Dozens of antidepressants have been approved over the years. These include Eli Lilly’s “blockbuster” drug Prozac, which was approved in 1987. But there haven't been any new advancements in other types of antidepressants that work in different ways.
If approved, Spravato (esketamine), a nasal spray to treat treatment-resistant depression, would offer the first new mechanism of action in 30 years to treat major depressive disorder (MDD).
Currently, esketamine is an investigational treatment that is believed to work differently than the current antidepressants available on the market.
This medication's fate was decided on Feb. 12, when a US Food and Drug Administration (FDA) advisory committee met to vote on esketamine. The vote was 15 to 2 in favor of esketamine's safety profile and 14 to 2 (1 abstained) in regard to esketamine's benefits when compared to its risks.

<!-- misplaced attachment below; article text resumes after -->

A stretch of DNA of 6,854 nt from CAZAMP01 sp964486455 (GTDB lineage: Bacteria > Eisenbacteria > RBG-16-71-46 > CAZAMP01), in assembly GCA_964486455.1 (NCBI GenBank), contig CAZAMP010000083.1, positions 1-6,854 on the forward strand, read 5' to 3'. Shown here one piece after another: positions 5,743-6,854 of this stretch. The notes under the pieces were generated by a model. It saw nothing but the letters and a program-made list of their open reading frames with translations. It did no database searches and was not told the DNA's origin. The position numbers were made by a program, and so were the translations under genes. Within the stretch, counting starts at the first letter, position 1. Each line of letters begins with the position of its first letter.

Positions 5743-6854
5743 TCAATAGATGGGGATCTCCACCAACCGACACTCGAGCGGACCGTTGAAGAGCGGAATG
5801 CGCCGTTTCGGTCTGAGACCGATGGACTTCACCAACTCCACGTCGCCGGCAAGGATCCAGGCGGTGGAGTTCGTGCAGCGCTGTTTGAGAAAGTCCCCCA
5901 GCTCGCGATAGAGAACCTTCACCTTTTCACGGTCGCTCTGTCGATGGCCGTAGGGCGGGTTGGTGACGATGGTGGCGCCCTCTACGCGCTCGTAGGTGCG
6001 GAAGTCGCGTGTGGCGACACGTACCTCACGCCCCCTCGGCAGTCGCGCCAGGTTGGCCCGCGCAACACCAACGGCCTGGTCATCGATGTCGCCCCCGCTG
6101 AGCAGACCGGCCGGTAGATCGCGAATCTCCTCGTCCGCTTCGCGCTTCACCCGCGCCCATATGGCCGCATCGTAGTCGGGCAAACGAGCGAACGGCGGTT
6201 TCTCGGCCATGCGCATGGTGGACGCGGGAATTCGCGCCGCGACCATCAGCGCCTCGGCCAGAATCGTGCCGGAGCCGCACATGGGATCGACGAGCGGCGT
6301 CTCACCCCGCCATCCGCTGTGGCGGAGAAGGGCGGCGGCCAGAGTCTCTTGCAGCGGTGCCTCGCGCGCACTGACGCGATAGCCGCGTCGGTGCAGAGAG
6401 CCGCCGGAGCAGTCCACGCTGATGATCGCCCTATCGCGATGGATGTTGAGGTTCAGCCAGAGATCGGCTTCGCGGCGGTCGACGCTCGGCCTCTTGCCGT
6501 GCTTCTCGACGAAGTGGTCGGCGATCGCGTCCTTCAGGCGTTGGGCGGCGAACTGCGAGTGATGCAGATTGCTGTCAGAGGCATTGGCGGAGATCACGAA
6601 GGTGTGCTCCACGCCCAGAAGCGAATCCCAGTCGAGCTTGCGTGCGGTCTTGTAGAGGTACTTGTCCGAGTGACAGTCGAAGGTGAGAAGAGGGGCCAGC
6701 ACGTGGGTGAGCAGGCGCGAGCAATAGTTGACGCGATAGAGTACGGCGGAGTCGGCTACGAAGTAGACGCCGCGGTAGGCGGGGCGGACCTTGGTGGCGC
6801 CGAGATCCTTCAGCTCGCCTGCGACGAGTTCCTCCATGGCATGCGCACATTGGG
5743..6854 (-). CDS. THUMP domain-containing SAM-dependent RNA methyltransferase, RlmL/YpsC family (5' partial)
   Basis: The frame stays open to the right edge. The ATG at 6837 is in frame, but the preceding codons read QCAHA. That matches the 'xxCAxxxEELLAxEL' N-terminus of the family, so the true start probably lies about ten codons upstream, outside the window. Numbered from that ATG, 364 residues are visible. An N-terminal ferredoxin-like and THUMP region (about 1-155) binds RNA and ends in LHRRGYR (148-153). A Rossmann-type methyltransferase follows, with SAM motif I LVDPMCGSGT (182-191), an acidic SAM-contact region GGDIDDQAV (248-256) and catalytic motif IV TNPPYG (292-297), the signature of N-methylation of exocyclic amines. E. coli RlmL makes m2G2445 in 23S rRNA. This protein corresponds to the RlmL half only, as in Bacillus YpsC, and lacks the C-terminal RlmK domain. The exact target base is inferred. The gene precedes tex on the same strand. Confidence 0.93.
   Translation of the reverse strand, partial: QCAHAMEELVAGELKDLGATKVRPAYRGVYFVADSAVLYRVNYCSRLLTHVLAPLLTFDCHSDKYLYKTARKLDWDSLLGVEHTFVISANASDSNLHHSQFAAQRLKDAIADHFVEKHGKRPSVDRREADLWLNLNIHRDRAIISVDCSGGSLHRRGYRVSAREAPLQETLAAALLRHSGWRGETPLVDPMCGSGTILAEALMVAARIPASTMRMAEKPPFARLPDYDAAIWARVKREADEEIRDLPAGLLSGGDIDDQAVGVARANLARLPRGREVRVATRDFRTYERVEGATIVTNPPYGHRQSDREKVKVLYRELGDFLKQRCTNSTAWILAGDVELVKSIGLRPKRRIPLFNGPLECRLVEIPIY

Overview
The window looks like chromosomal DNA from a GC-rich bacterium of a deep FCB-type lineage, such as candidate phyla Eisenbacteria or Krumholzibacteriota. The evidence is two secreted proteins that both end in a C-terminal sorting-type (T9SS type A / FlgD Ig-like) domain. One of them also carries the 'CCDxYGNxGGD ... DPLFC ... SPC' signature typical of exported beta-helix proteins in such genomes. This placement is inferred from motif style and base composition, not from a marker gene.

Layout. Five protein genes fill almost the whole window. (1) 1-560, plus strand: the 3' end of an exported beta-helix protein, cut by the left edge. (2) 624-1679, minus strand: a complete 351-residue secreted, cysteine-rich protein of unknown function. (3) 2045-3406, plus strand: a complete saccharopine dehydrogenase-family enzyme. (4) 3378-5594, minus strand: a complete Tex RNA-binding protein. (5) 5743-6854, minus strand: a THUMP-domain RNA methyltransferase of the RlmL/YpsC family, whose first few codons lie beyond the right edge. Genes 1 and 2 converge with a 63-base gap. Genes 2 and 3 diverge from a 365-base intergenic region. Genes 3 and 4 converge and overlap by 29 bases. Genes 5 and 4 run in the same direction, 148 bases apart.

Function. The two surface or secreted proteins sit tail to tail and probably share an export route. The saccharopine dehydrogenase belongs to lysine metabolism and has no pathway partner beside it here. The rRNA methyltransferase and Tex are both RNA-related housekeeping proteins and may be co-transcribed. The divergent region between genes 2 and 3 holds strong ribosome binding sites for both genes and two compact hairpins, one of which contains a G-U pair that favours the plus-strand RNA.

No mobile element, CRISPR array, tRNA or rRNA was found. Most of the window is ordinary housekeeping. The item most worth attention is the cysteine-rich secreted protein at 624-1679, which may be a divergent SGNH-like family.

Johnson & Johnson’s esketamine is very close in structure to ketamine, which is known as a psychedelic club drug. Currently, esketamine is approved to be used as anesthesia.
The esketamine being voted on is available as a 28-milligram, single-use nasal spray.
Side effects tied to this medication may include high blood pressure, drowsiness and disassociation (an out-of-body experience). The FDA is recommending a Risk Evaluation and Mitigation Strategy (REMS) to ensure patient safety. Those who receive this medication are to be monitored for two hours after, the medication will only be given in certain health care settings, it will not be dispensed directly to patients and patients will be enrolled in a registry.
The decision on whether to allow this medication on the market is expected to be released March 4.
Written by Anyssa Garza, PharmD, BCMAS